Re: Good OO design

Mark Space <>
Thu, 21 Aug 2008 11:13:11 -0700
Philipp wrote:

My (simplified) understanding of OO design is, that objects are used
to hide data and processing and instead are oriented towards providing
a "service" to the client. In short: put relevant data in your objects

There are many types of objects.

Pick up a copy of Design Patterns, as Stefan mentioned. You can also
check out Head First Design Patterns, and Wikipedia and Google have lots
of free info. But do look for Design Patterns, the concept is very
important modern OOD and OOP.

Now I more and more come accross designs where data is not really
hidden (eg. some sort of beans where every field has a getter and

There are three major types of objects, imo. One is a data object which
is exactly as you say. Just data, no functionality. This is important,
because OOD still breaks down design in to small concepts that are easy
to implement, just like functional programming does. Data are objects
are one sort of leaf object in a OO a design.

Or where objects are used as pure data holders and some
sibling class does the work on the data (eg. MVC or JAXB unmarshalled

This is also good design. The second major sort of object is the driver
object. Just methods and algorithms, no data. These methods drive the
function of the entire application (or some subset of the application).
  These are similar to function decomposition in functional designs.
The methods should be long enough to do something useful, but not so
long that they are too complicated to maintain.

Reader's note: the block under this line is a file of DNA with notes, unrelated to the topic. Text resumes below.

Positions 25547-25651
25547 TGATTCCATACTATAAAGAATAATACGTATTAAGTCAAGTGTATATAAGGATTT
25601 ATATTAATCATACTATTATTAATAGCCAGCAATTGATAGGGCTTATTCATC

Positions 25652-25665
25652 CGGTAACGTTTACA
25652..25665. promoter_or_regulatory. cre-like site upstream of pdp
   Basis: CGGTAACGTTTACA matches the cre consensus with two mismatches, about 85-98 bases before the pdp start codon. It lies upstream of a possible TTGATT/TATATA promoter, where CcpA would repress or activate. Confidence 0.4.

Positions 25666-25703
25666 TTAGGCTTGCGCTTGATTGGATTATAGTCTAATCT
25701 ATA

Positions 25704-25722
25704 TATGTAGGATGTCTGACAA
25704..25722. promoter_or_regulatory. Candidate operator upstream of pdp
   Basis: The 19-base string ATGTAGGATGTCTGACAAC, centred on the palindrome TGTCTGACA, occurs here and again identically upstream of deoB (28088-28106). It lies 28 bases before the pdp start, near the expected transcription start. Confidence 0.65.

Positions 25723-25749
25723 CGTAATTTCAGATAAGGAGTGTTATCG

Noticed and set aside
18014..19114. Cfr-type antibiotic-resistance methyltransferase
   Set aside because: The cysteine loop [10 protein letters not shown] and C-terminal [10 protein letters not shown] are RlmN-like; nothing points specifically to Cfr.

Also, one of the ever-repeated mantras for good design is to favor
lose binding between objects.

This depends. It's often useful in modern frameworks, but that's not
OOD per se. It's how most modern frameworks work, and best practice,
but not really OOD theory. Loose binding is a strategy, not applicable
to all designs.

I can imagine a class structure where there is a wrapper class around
each data object. Where the data object really just holds the data and

Do not make more objects than you need. This design -- all classes must
have wrappers -- doesn't sound like something you always want. It
sounds wasteful, making objects when you don't have to, and increaseing
the maintenance required.

Unless of course your design really needs it, then it's a good idea.

provides access to it, but no real invariants are implement, except
maybe very simple ones (eg. null data allowed or not). Where the

Anything with this few constraints could be implemented in a framework
and library code. It's not something you should really be designing
yourself. I think Hibernate is one such framework, as is the Java
Persistence API.

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